Social Media Week in Review: What you may have missed
Since it's so hard to keep up with everything that's shared on social media, here's a weekly guide to things that may have passed you by.
OK, here's the dirty little secret of social media. Almost everyone will miss almost everything you share.
Those who disparage Twitter, Facebook, and so on, point to that as a reason for us to ignore social media altogether.
But though it's true most folks will miss the majority of your posts, that's no excuse for you not to participate. After all, you can say that about any medium--TV, magazines, newspapers, even blockbuster films--the majority of people will never see what goes on there.
So, in an attempt to get more stuff seen, I'm starting a Social Media Week In Review. Each weekend, I'll post items you may have missed. You can help by posting links in the comments section or e-mailing me at email@example.com.
First stop: Mashable's 37 digital-media resources you may have missed, by @MattPetronzio. A great way to catch up with all the best posts within Mashable, a leading social-media site. On Mondays, @Charlie_White offers a Weekend Recap of Mashable posts--also worth checking out.
Social Media Week: Hundreds of social-media events were held in dozens of cities last week as part of Social Media Week. That means you--and I--missed almost everything that went on. Dozens of the panels were simulcast, and you can catch up via the SMW Livestream page. I was involved in two panels, and I thought I'd share them here.
One was about the future of education (video here). It featured several terrific speakers, but the star of the show was Melissa Seideman (@MSeideman), 8th grade history teacher from a school north of NYC. She showed me several new tools that I'll use with my students, including Socrative, an audience/class instant polling service that could make those complicated clicker-based systems obsolete.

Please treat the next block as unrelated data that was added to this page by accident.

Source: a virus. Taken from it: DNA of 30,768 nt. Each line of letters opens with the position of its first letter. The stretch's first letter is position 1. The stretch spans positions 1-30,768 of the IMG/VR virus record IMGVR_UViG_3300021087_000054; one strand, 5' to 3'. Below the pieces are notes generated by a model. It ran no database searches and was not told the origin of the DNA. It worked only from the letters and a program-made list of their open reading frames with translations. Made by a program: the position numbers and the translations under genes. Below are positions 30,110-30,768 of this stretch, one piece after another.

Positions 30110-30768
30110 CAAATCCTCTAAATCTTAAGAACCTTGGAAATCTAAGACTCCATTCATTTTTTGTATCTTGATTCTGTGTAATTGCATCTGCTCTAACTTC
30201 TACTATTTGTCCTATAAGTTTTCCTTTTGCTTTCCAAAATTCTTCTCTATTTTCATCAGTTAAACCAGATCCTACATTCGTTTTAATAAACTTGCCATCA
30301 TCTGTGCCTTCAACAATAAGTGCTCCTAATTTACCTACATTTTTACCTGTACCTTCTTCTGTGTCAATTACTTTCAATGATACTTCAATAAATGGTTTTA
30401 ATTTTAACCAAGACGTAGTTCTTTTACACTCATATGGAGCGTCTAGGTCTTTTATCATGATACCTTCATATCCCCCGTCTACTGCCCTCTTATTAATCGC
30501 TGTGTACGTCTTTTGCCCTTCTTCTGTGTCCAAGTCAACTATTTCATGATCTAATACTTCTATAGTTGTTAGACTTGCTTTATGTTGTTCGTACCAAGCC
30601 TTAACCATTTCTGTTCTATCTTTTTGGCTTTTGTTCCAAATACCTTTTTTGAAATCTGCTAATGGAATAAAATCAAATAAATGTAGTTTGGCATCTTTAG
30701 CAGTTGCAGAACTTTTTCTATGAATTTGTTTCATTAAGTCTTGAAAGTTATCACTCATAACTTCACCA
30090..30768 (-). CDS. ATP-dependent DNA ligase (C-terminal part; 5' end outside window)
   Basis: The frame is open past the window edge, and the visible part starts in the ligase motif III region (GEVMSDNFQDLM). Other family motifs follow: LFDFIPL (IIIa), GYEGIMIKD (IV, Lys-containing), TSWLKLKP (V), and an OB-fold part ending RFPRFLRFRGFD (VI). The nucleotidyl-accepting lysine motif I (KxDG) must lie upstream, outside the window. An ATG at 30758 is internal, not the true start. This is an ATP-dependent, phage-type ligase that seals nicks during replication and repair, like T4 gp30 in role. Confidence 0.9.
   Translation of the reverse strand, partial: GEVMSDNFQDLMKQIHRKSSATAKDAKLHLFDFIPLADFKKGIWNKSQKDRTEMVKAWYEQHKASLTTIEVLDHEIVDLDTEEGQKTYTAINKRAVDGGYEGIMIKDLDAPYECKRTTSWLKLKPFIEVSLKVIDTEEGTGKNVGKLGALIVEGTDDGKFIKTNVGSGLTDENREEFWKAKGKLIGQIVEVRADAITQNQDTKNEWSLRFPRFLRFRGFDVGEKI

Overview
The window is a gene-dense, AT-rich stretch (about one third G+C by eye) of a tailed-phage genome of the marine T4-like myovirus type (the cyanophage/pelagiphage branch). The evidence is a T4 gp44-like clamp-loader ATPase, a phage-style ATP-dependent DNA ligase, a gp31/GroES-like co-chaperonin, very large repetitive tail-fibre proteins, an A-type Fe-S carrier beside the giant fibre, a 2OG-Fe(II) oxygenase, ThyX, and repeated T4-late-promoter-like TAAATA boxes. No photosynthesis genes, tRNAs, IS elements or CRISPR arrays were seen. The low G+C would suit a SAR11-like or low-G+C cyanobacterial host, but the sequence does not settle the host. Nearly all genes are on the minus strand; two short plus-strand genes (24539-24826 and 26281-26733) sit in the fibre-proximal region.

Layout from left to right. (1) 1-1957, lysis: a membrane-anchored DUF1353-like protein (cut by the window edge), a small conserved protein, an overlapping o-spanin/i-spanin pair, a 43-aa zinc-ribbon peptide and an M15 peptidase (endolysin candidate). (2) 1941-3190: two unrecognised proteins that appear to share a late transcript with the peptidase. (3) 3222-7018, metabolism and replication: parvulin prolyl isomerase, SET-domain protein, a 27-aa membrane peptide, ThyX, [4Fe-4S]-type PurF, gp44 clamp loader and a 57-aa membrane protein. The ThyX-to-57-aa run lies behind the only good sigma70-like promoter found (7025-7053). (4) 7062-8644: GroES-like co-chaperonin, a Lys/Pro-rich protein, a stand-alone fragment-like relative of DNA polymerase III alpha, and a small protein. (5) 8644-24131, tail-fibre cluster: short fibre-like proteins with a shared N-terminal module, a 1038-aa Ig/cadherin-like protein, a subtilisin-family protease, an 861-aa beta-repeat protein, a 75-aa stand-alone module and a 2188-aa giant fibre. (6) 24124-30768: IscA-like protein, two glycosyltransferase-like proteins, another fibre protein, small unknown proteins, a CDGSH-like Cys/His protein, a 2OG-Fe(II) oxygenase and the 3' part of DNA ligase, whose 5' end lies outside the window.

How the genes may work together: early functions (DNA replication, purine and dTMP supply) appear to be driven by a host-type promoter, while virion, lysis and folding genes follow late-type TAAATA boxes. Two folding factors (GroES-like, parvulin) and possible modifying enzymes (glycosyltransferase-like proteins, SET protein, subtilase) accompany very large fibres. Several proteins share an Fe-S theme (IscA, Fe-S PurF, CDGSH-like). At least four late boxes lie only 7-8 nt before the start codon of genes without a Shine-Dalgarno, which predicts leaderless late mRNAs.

The other panel was one I moderated at the instigation of Eric Carvin (@EricCarvin), the new social-media editor at the Associated Press. (Video below.) It was about challenging the conventional wisdom in social media, with seven top social-media editors. Strange to think that such a new medium already has conventional wisdom, but it's true, and we covered many topics I hope to touch on in future posts.
#anthonyshadid: Thursday night we learned that Anthony Shadid, two-time Pulitzer Prize winner, and foreign correspondent for The New York Times (and ex-Washington Post, ex-AP) had died while covering the crisis in Syria. A man who had survived the Iraq war and countless other hostilities, including being kidnapped in Libya, appeared to have died because of an asthma attack. In a testament to how popular he was, Facebook and Twitter lit up with posts, tributes, and comments about his work. This NYT compilation of tweets shows the extent of Shadid's reach; my favorite was by his former colleague Don Van Natta, Jr. (@DVNjr):
"By Anthony Shadid" was a beacon of humanity and truth.
February 17, 2012
Liz Heron (@LHeron), NYT social-media editor, speaking at a tribute to Shadid at Columbia Journalism School, pointed out social media's unusual role in the hours after his death. She said the paper and his family would have had no idea how globally loved Shadid had been if it weren't for the outpouring of affection via social media.
Shadid himself was on Twitter (@AnthonyShadid), and what struck me the most about how he used it was in his very simple Twitter bio. He just said, "Journalist and author," rather than mention his prizes and his Times connection. How many of us are as humble as he was?
Shadid's widow, Nada Bakri (@NadaBakri), a former student at Columbia, tweeted this on Saturday:
#anthonyshadid i love and appreciate all your notes. they bring so much solace. he had so much more to give ... if only he had the time.
February 18, 2012
Funniest post I saw this week: Changing gears, the most amusing item I saw was posted on my Facebook wall by Jonathan Boorstein (@solodiner). It was a graphic from StuffJournalistsLike.com's Facebook account, which looked at what journalists think they do and what they actually do. I guess others liked it, too. The graphic got more than 14,500 likes and almost a thousand comments.